DESIGNING FOR RADIATION PROTECTION - Montgomery College

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26 Νοε 2013 (πριν από 3 χρόνια και 8 μήνες)

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DESIGNING FOR
RADIATION
PROTECTION

TUBE HOUSING


REDUCES LEAKAGE TO LESS THAN
100 mR PER HOUR AT A DISTANCE
OF ONE METER FROM HOUSING


One meter is 3.3 feet


Body parts should not rest on tube
housing

Control panel should indicate


Condition of exposure


When x
-
ray tube is being energized


kVp, mA or mAs


Visible or audible signal of exposure

SID


Tape measure or laser lights indicate the
distance


Must be accurate with 2% of the
indicated SID

COLLIMATION

PBL

BEAM ALIGNMENT


X
-
ray beam and light should be within
2% of SID


PBL not required anymore


Beam should line up with image receptor


Proper alignment of beam to film
(indicator light)

FILTRATION


2.5 mm @70 kVp


1.5 mm between 50
-
70 kVp


.5 mm below 50 kVp (mammo)


See question on page 569 (refer to chart
31
-
3 on page 461)





Reproducibility


Linearity


Operator shield

MOBILE RADIOGRAPHY


Lead apron assigned to portable


Exposure switch should allow operator to
be 2 meter from tube (6+)feet

FLUOROSCOPY


Source to skin distance


38 cm


Mobile SSD


30 cm


When intensifier is in parked position

no fluoro


Intensifier serves as a primary protective barrier
and must be 2 mm Pb equivalent.


Filtration should be at least 2.5 mm Al
equivalent

Tabletop, patient cradle or other
material factored in for total filtration


Collimation

unexposed border should be
visible on TV monitor

FLUOROSCOPY


Dead man type exposure switch


Bucky opening covered automatically by
.25 mm lead


Protective curtain
--

.25 mm Pb
equivalent


Timer (audible) when fluoro time has
exceeded 5 minutes

FLUOROSCOPY


Intensity (R ) should not exceed 2.1 R
per minute for each mA at 80 kVp


DAP


DOSE RESPONSE PRODUCT


DOSE AND VOLUME OF TISSUE
IRRADIATED


DAP INCREASES WITH INCREASING
FIELD SIZE

PROTECTIVE BARRIERS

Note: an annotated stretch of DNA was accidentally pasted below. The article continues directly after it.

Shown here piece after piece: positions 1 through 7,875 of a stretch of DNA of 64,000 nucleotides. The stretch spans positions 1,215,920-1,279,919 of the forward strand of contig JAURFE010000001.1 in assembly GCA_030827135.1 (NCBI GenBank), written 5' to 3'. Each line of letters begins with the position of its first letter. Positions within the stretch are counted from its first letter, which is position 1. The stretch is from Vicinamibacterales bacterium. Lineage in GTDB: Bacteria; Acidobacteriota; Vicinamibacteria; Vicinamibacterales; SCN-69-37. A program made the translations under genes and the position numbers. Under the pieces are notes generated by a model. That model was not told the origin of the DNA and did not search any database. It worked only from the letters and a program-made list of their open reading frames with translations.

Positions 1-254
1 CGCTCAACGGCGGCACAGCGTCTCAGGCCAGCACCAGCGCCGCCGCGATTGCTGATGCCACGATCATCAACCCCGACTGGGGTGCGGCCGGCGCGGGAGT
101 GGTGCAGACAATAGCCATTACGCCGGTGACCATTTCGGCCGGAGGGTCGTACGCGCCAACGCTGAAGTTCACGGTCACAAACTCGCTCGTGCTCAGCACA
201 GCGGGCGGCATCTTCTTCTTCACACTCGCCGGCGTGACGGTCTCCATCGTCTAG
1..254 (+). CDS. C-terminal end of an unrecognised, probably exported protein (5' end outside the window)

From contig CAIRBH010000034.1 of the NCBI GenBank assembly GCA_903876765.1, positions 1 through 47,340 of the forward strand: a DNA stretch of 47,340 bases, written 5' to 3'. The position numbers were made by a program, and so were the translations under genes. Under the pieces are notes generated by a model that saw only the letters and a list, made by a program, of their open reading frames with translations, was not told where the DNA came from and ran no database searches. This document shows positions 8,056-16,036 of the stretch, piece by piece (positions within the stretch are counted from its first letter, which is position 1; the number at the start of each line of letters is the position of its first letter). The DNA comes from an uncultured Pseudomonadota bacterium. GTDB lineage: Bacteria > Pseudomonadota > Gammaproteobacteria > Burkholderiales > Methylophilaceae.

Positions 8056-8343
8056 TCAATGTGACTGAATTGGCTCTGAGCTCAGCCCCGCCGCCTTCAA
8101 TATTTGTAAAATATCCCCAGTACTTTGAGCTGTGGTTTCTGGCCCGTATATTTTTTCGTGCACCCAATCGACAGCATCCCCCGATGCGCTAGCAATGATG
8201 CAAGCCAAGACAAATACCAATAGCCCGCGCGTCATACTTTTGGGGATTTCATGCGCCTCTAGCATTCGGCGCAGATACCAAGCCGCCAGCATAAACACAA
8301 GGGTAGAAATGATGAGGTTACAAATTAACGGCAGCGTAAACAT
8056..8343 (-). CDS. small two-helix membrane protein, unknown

DESIGN CRITERIA


Location of x
-
ray table


Where is the primary beam directed?


Surrounding environment (controlled
area vs. uncontrolled area)


RF room


Dedicated room


Use factor


# of exams in a room

Primary Protective Barrier


Anywhere the primary beam is directed (
dedicated chest rooms)


Lead bonded to sheet rock of wood
paneling


Concrete, concrete block, brick


4 inches of masonry = 1/16 inch of lead


Image intensifier considered a primary
protective barrier

SECONDARY BARRIERS


Secondary radiation (scatter, leakage)


Patient is source of scatter


Barrier does not have to be leaded


gypsum board 4 thicknesses of 5/8
th

inch
drywall



glass ½ to 1 inch thickness



lead acrylic


Control booth


Lead aprons (5mm of lead attenuates____%_at
_____kVp

Factors that affect thickness of
barrier


Distance


Occupancy
-
levels


Control vs uncontrolled


workload


Use factor

USE FACTOR


Amount of time x
-
ray beam is directed at
wall/floor


Wall given a use factor of ¼


Floor given a factor of 1


Secondary barrier use factor of 1


Dedicated chest room
-
use factor of 1


FINALLY


Barriers are designed with 75
-
100 kVp
usage in mind so most barriers are
thicker than needed


Exposure to outside of room is
calculated to result in a DL of 100mrem
per week but do not factor in patient and
image receptor interception. DL is
actually 1/10
th

of the recommended DL

Exposure switch


Mounted of fixed to control panel


No long cords



TLD, OSL